Tick-borne illnesses have doubled in recent years and are spreading across the country. Scientists who study these diseases suspect that climate change may be contributing to this epidemic. Many species of ticks have been extending their range into new territory. Because they carry disease-causing pathogens with them, clinicians may not recognize the resulting illnesses at first.

One Bite Can Transmit Multiple Tick-Borne Illnesses:

Lyme disease has spread widely from Old Lyme, Connecticut, where scientists isolated and identified it. However, Lyme disease is not the only problem. A study of ticks on Long Island found that they can carry multiple disease-causing pathogens (mBio, Sept/Oct, 2019). A single tick can transmit more than one disease with its bite. Doctors may find diagnosis more difficult as a result.

More than half of the deer ticks examined carried the Borrelia burgdorferi bacteria that causes Lyme disease. Many also were infected with other species of Borrelia as well as Anaplasma bacteria and Powassan virus. All of these pathogens can cause tick-borne illnesses.

Lone Star Ticks Also Carry Disease, Though Not Lyme:

Lone star ticks (Amblyomma americanum) in the study carried two species of Erlichia. These bacteria can cause severe disease. People bitten by a lone star tick may also develop Southern Tick-Associated Rash Illness (STARI). This may mimic Lyme disease when it presents with fever and a bulls-eye rash. However, scientists have not identified the pathogen that causes STARI. They named it “Southern” because when they identified the syndrome, lone star ticks were found mostly in southern states. Now, however, lone star ticks have spread far beyond their original southeastern territory.

Alpha Gal from Lone Star Ticks:

The meat-allergy syndrome, alpha-gal, can also be triggered by the bite of Amblyomma americanum. We discussed the difficulty of diagnosing Lyme disease and alpha-gal allergy in Show 1003: From Lyme to Alpha-Gal: The Latest on Tick-Borne Diseases. You might also be interested in our most recent interview with Dr. Scott Commins. It is Show 1167: Will a Tick Bite Make You Allergic to Meat?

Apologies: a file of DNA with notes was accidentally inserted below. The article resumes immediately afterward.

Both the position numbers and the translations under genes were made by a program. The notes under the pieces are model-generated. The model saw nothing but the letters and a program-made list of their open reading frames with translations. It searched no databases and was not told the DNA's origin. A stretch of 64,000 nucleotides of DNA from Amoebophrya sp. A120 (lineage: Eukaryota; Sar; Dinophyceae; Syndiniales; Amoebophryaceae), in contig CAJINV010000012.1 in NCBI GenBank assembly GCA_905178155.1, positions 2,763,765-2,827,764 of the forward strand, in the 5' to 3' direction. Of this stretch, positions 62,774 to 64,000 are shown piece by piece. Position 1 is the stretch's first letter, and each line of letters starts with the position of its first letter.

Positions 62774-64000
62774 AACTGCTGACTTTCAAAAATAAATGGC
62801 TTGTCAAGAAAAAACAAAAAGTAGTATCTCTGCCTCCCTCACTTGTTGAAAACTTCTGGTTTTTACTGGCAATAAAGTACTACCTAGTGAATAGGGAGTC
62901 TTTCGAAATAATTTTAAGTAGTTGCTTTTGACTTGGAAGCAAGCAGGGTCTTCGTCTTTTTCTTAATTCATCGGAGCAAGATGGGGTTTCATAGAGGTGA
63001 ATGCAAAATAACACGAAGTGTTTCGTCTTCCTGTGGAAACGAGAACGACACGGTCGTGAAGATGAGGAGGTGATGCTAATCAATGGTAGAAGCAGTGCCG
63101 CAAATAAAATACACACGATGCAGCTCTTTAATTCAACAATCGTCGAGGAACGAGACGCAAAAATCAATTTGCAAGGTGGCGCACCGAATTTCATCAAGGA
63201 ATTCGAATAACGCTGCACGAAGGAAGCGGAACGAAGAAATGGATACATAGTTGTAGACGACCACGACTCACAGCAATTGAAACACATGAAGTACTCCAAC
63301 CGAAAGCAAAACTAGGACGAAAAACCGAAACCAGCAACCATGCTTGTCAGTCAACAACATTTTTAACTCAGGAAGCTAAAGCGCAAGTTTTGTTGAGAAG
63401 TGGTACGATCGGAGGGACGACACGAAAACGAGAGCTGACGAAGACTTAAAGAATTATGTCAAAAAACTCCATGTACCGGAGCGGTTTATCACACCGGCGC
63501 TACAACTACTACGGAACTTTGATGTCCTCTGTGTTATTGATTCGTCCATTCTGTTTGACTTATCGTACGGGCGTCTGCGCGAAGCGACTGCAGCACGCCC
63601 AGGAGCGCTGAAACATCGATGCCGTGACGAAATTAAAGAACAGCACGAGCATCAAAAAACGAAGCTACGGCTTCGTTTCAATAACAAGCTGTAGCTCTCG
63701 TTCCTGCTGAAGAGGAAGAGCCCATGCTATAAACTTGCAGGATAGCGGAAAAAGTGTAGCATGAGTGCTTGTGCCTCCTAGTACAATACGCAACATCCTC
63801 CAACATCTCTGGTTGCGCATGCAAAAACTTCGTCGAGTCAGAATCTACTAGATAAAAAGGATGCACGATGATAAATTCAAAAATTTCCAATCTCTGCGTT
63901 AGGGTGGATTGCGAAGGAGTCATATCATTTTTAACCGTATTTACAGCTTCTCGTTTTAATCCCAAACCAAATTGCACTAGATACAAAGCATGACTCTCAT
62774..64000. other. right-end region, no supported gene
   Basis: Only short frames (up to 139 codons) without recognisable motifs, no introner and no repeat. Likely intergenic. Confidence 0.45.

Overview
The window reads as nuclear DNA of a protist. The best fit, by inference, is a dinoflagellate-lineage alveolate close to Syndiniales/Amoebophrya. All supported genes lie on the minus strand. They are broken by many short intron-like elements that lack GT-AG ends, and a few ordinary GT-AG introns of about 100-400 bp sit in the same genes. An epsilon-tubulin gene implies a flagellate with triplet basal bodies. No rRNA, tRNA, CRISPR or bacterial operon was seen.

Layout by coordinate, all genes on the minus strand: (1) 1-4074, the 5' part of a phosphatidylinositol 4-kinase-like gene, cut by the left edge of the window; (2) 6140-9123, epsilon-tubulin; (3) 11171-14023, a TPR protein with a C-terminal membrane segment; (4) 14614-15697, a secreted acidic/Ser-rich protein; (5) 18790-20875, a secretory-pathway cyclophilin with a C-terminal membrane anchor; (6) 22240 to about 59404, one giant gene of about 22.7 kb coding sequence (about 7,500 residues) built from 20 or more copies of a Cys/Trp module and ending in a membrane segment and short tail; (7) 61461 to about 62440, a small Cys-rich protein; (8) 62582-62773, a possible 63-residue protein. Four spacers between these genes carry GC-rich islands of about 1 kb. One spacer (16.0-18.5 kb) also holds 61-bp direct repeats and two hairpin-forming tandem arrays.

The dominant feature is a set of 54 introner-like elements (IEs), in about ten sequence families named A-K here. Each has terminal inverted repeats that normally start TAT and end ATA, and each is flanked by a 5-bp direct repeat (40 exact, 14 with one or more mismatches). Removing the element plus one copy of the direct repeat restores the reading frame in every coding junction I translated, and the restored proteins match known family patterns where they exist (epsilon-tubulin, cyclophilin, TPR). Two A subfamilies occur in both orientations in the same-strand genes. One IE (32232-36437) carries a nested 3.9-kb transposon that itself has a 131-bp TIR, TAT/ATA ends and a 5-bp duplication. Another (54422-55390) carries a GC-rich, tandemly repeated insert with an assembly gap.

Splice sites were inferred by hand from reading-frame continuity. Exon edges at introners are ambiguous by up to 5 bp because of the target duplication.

Rocky Mountain Spotted Fever:

The Long Island scientists found that dog ticks carried Rickettsia that can cause Rocky Mountain Spotted Fever. Although the first clinicians to identify Rocky Mountain Spotted Fever were indeed in the Rocky Mountains, these tick-borne illnesses are now more common in the southeastern US.

The Problem with Tick-Borne Illnesses:

When people are infected by more than one pathogen it may be more difficult to diagnose and treat the resulting diseases. Patients recover well from nearly all of these infections if they are treated promptly and appropriately. However, Rocky Mountain Spotted Fever can be lethal if untreated. Powassan virus can cause severe disease with neurological complications. In addition, people whose Lyme disease is not treated early may suffer joint pain, headaches, facial palsy, heart rhythm problems, nerve pain and other complications.

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